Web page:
Tuesday, April 26, 2011

Queen Of The Sun Review

We went to see Queen of the Sun on Friday, and I have to say that it was a rather well done documentary. It was very close to what I teach when I do a class on honey bees. There were some parts that were very uncomfortably WoWo for me where those being interviewed anthropomorphized the bees beyond recognition. There was a shirtless yogi who brushed the bees with his mustache. When I saw this I realized his colonies were not wild bees at all and I'd love to see him come to my place and try that act with one hot wild colony I have.

It was refreshing to hear Michael Pollan's comments on agricultural monoculture and how our food supply is aiming recklessly towards self destruction and doom.

I often get questions about the disappearance of honey bees and people seem to have a sincere concern over it, though many people may not have a clue about the global implications if this trend continues.

The only turn-offs of this film for me is the graphic they used of a young woman dancing while covered in bees. It was the opening shot of the film and had no real relevance to the content other than people are pretty silly wasting bees time performing such stunts. The other turnoff was the name, Queen of the Sun which only significance was a song that was played as the credits rolled at the end of the film. Honey bee queens pretty much live their lives in the darkness of the hive. They only ever see the sun while on their mating flights early in their lives, when they eventually swarm when they get old or when a beekeeper exposes them to light on hive inspections. It seems the double punch of that name and the woman covered in bees was an attempt to draw the well intentioned WoWo crowd that doesn't know any better. But all in all these were minor annoyances with a documentary of this magnitude.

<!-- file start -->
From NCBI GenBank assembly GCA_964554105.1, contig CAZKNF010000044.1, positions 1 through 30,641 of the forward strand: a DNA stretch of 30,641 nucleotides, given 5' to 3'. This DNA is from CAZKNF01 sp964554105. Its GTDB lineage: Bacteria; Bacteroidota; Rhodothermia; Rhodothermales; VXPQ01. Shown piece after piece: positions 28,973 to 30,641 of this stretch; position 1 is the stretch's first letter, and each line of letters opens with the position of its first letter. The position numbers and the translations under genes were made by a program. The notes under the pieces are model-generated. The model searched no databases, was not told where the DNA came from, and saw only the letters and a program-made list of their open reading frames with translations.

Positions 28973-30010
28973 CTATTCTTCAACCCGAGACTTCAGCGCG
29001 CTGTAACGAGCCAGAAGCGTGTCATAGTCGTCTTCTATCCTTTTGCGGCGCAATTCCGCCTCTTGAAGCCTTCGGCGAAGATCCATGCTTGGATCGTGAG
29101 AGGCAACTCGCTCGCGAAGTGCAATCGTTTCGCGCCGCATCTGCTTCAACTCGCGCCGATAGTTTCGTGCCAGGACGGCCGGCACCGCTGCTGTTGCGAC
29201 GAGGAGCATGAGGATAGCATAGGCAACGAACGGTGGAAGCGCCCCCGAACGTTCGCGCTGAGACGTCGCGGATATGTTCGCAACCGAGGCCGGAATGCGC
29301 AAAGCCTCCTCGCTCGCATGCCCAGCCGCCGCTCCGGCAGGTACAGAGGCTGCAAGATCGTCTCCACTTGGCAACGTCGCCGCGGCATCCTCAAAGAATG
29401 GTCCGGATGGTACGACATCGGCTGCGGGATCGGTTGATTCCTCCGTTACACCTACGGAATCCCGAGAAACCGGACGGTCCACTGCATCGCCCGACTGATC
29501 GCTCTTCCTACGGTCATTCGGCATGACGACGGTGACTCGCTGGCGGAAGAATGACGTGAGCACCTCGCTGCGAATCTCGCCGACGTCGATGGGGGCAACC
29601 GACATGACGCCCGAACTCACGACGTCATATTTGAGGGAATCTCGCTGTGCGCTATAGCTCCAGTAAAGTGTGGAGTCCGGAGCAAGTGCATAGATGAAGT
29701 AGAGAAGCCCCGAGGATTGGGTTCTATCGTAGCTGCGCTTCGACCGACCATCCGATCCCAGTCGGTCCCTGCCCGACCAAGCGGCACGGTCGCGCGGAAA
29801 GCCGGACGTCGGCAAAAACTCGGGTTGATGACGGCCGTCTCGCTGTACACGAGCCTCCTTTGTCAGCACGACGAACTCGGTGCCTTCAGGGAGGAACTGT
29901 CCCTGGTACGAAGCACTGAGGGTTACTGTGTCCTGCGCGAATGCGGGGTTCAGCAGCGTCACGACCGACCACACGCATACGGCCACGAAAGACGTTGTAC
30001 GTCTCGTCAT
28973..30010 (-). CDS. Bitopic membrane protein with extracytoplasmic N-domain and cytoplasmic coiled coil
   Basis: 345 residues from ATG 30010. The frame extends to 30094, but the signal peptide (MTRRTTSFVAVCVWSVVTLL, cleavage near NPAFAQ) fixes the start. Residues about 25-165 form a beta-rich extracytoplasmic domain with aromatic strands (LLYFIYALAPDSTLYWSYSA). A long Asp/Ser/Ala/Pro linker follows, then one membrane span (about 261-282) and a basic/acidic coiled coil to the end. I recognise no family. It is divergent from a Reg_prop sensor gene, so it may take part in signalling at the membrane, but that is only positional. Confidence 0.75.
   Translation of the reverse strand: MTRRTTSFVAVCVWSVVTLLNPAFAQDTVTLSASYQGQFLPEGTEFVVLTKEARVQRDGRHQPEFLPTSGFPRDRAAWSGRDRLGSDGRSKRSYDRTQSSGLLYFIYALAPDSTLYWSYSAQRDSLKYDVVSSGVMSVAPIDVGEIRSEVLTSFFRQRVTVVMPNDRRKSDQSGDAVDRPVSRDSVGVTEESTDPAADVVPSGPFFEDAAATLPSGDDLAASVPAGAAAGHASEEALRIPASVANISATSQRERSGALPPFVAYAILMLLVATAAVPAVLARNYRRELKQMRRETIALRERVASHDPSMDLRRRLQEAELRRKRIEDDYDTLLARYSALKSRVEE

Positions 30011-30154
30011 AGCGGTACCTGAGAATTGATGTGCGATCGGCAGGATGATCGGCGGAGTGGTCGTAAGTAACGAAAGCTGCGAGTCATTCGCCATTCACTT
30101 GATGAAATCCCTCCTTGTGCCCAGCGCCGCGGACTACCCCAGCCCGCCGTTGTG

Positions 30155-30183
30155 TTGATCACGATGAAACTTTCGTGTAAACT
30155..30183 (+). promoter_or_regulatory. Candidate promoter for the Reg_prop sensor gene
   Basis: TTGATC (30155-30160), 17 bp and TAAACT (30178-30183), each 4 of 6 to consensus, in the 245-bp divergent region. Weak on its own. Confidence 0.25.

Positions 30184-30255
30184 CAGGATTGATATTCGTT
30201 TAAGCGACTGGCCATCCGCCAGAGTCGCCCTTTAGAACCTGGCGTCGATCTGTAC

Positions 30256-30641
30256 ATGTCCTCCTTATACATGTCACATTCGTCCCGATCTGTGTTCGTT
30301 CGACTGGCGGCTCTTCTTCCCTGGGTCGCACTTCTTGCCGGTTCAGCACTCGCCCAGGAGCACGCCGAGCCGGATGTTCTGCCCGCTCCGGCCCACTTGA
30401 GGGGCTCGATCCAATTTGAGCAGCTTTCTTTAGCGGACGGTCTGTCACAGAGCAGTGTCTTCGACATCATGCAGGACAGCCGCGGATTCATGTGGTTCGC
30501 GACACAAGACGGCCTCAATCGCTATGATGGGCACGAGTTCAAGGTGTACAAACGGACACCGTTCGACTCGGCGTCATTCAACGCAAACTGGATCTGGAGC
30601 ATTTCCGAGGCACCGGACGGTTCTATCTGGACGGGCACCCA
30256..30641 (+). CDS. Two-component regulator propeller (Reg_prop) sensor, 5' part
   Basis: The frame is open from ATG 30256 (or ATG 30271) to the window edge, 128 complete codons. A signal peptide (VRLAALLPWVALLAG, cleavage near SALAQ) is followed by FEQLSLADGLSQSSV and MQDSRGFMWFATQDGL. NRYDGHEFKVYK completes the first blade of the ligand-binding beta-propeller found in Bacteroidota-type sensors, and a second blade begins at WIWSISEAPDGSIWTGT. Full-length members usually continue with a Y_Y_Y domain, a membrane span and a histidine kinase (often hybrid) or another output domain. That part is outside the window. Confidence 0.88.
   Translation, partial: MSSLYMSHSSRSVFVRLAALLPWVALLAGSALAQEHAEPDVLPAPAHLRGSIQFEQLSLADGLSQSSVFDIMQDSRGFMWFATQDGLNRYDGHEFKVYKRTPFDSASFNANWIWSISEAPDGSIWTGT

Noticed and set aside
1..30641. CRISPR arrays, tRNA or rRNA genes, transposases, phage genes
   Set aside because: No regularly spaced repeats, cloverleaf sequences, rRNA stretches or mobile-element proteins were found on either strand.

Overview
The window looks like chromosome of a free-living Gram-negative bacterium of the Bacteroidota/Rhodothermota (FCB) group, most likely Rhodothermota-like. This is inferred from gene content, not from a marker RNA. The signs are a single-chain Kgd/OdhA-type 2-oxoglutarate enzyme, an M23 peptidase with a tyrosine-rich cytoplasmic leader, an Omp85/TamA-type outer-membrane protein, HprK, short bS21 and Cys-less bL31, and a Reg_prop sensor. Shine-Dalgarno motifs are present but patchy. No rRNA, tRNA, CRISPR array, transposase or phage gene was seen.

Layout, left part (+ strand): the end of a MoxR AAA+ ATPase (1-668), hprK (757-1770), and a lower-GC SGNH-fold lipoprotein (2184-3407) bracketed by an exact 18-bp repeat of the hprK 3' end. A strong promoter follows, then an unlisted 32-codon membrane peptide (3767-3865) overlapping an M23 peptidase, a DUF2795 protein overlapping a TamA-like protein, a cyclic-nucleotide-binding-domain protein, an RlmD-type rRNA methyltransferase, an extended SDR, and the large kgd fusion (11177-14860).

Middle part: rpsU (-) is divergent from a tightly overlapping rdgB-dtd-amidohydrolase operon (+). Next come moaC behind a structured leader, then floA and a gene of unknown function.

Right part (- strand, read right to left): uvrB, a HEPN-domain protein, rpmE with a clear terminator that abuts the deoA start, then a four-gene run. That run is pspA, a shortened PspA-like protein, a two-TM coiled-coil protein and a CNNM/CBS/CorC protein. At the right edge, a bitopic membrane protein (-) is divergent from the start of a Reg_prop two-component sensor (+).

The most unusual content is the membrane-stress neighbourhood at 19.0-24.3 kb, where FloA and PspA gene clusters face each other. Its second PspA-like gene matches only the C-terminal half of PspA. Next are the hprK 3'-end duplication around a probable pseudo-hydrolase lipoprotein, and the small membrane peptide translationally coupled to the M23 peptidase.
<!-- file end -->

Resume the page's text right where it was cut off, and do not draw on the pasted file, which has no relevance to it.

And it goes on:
The film encourages people to do what they can to help save the bees and encourages people to become beekeepers. As I left the theater I had a snicker of concern over the flack I'm probably going to get next month with the publishing of my article on why people shouldn't become beekeepers.


Blogger Donna said...

I've never had any desire to become a beekeeper, so you don't have to worry about me. I try to help the cause, though, by telling not-so-smart relatives that it is NOT the time to spray fruit trees when they are in full bloom, I don't care how effective it is!

4:02 AM  
Blogger darev2005 said...

No bees for me either, thank you. I'd take then over a cornfield, you understand, but otherwise no. I can see beekeeping becoming the new up and coming hip and trendy thing with urban yupsters putting apiaries on the roofs of their apartment buildings then losing interest. The next thing you know there would be gangs of feral bees roaming the streets and painting graffiti everywhere, selling fake royal jelly on the corners and in abandoned houses... It would be a mess.

7:43 AM  
Anonymous gearhead said...

I am personally sick to death of all the hype over "save the bees".
I am constantly contacted by folks that "just want to do something" to help bees.
Translation: They want to turn a percieved crisis into a cash stream. Next time you get a call from one of these hucksters, ask them if they are a beekeeper. Answer: no. Its too bad that Al Gore cornered the global warming sham before them.

8:15 AM  

Post a Comment

<< Home